The expert will be doing a couple things when he/she reviews these documents: The first is deriving an average monthly residual amount to use in the valuation. The next thing is to determine the appropriate multiple of the monthly residual to use to actually ascertain a value, which is usually expressed as a range, rather than one specific number. The other things the expert will be doing is looking for any risk factors in the portfolio that could impact the multiple that would be appropriate to use in valuing the portfolio.
The end result of all this work is typically an expert report on the value of the business. The expert will provide the client with a written explanation of the value of the portfolio, expressed as a range not a specific number, and an explanation as to how the portfolio value was determined. Now you know what your portfolio is worth but why would you need to know that other than for the sake of curiosity?
One of the reasons I have been asked to do valuation reports is for tax planning purposes. People want to know how much their business is worth so that they can determine how to pass it on to their heirs with a minimum amount of taxes due on the transfer. Most of my clients get over 95% of their revenue from the monthly residuals they receive generated from their merchant accounts. So if you know the value of the residuals derived from the merchant accounts for a portfolio of merchants, in essence you know the value of the business. Once you know the value of the business, you can design ways to try to reduce any potential tax bill when bequeathing it to your heirs.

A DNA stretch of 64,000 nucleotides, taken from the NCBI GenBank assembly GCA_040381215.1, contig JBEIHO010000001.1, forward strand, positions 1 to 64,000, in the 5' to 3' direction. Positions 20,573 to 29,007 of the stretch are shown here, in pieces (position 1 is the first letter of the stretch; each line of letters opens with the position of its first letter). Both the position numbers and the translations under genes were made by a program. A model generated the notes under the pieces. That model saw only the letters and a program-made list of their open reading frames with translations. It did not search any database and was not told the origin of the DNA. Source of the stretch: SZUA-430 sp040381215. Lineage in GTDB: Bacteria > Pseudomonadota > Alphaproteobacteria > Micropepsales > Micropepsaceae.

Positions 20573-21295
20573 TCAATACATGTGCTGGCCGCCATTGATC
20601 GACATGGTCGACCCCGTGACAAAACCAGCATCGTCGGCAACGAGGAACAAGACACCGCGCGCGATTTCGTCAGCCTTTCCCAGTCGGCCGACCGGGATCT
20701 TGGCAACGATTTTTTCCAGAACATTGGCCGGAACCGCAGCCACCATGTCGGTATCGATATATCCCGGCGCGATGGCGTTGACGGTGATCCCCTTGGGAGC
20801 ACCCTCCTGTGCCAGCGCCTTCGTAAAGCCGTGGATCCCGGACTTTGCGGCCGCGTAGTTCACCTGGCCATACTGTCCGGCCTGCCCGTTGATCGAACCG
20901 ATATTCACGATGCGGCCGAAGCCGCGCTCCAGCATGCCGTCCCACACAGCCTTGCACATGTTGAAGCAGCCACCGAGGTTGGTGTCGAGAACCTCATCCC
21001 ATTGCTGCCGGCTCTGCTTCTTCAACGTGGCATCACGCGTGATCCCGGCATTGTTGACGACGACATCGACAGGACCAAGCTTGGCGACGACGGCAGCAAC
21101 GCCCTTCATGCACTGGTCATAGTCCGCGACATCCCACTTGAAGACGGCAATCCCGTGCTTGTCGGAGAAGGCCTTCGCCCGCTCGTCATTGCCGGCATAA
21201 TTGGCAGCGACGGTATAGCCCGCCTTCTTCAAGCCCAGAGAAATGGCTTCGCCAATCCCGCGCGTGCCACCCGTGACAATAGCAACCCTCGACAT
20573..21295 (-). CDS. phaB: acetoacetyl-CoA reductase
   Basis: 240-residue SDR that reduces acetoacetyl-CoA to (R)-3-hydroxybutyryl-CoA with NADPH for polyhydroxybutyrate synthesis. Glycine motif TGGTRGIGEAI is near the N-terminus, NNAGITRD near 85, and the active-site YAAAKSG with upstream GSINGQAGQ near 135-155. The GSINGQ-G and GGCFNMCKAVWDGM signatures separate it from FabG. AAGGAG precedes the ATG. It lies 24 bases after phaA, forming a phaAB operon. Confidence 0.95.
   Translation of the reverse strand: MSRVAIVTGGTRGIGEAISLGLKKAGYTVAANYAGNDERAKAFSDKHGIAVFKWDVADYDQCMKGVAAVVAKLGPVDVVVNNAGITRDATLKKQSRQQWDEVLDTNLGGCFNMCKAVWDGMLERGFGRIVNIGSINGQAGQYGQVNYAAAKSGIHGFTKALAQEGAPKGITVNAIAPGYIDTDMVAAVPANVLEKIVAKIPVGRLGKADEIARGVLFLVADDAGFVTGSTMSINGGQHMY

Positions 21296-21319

That same value can be used by multiple owners of an agent or ISO to plan how to address the situation if one the owners passes away or become disabled. Many of my clients have 2 main owners of the business that each own 50% of the company. If one of them is unable to help run the business, the other owner is faced with having to work with and operate the business with the other owner’s family or heirs, which most of my clients don’t want to happen. So, in their corporate documents they provide for one owner to be able to buy-out the other owner should the owner become disabled or die.
In order to fund such a buyout, it is important to know the value of the asset. Valuing the company gives the owners the necessary information they need to prepare for such an eventuality should it become necessary. That usually takes the form of getting some sort of life insurance on the owners that is used to fund the buyout. By getting a proper valuation the owners are able to get the right amount of insurance to fund an orderly buy out.